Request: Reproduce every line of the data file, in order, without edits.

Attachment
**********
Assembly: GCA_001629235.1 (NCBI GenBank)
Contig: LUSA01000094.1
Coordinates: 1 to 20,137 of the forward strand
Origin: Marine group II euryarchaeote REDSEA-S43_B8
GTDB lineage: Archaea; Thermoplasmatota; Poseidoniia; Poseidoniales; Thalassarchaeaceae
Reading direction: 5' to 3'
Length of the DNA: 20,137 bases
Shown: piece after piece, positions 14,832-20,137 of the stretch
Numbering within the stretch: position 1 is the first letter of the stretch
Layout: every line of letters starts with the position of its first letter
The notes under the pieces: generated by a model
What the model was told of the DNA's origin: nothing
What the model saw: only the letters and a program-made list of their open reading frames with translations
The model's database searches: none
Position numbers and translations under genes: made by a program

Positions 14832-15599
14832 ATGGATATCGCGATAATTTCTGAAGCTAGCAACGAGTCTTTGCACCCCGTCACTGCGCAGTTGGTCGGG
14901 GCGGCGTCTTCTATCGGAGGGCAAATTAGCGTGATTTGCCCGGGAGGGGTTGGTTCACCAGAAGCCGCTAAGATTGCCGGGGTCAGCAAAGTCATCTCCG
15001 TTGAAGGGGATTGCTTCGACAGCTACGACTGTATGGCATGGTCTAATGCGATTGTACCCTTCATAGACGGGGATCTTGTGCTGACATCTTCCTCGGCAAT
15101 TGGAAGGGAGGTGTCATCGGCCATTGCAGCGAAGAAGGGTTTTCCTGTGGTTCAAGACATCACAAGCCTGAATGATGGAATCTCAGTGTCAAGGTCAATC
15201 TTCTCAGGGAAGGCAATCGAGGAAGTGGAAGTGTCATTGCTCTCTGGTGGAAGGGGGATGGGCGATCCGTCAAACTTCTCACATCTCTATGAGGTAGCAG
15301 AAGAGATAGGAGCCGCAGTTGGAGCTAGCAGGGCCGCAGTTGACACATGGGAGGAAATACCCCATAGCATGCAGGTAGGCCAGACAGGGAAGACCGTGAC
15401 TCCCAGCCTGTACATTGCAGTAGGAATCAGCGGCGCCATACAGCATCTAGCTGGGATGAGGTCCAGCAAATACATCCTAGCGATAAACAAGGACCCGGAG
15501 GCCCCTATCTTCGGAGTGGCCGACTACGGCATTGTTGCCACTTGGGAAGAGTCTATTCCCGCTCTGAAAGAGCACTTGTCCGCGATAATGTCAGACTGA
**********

Assembly: GCA_001629235.1 (NCBI GenBank)
Contig: LUSA01000094.1
Coordinates: 1 to 20,137 of the forward strand
Origin: Marine group II euryarchaeote REDSEA-S43_B8
GTDB lineage: Archaea; Thermoplasmatota; Poseidoniia; Poseidoniales; Thalassarchaeaceae
Reading direction: 5' to 3'
Length of the DNA: 20,137 bases
Shown: piece after piece, positions 14,832-20,137 of the stretch
Numbering within the stretch: position 1 is the first letter of the stretch
Layout: every line of letters starts with the position of its first letter
The notes under the pieces: generated by a model
What the model was told of the DNA's origin: nothing
What the model saw: only the letters and a program-made list of their open reading frames with translations
The model's database searches: none
Position numbers and translations under genes: made by a program

Positions 14832-15599
14832 ATGGATATCGCGATAATTTCTGAAGCTAGCAACGAGTCTTTGCACCCCGTCACTGCGCAGTTGGTCGGG
14901 GCGGCGTCTTCTATCGGAGGGCAAATTAGCGTGATTTGCCCGGGAGGGGTTGGTTCACCAGAAGCCGCTAAGATTGCCGGGGTCAGCAAAGTCATCTCCG
15001 TTGAAGGGGATTGCTTCGACAGCTACGACTGTATGGCATGGTCTAATGCGATTGTACCCTTCATAGACGGGGATCTTGTGCTGACATCTTCCTCGGCAAT
15101 TGGAAGGGAGGTGTCATCGGCCATTGCAGCGAAGAAGGGTTTTCCTGTGGTTCAAGACATCACAAGCCTGAATGATGGAATCTCAGTGTCAAGGTCAATC
15201 TTCTCAGGGAAGGCAATCGAGGAAGTGGAAGTGTCATTGCTCTCTGGTGGAAGGGGGATGGGCGATCCGTCAAACTTCTCACATCTCTATGAGGTAGCAG
15301 AAGAGATAGGAGCCGCAGTTGGAGCTAGCAGGGCCGCAGTTGACACATGGGAGGAAATACCCCATAGCATGCAGGTAGGCCAGACAGGGAAGACCGTGAC
15401 TCCCAGCCTGTACATTGCAGTAGGAATCAGCGGCGCCATACAGCATCTAGCTGGGATGAGGTCCAGCAAATACATCCTAGCGATAAACAAGGACCCGGAG
15501 GCCCCTATCTTCGGAGTGGCCGACTACGGCATTGTTGCCACTTGGGAAGAGTCTATTCCCGCTCTGAAAGAGCACTTGTCCGCGATAATGTCAGACTGA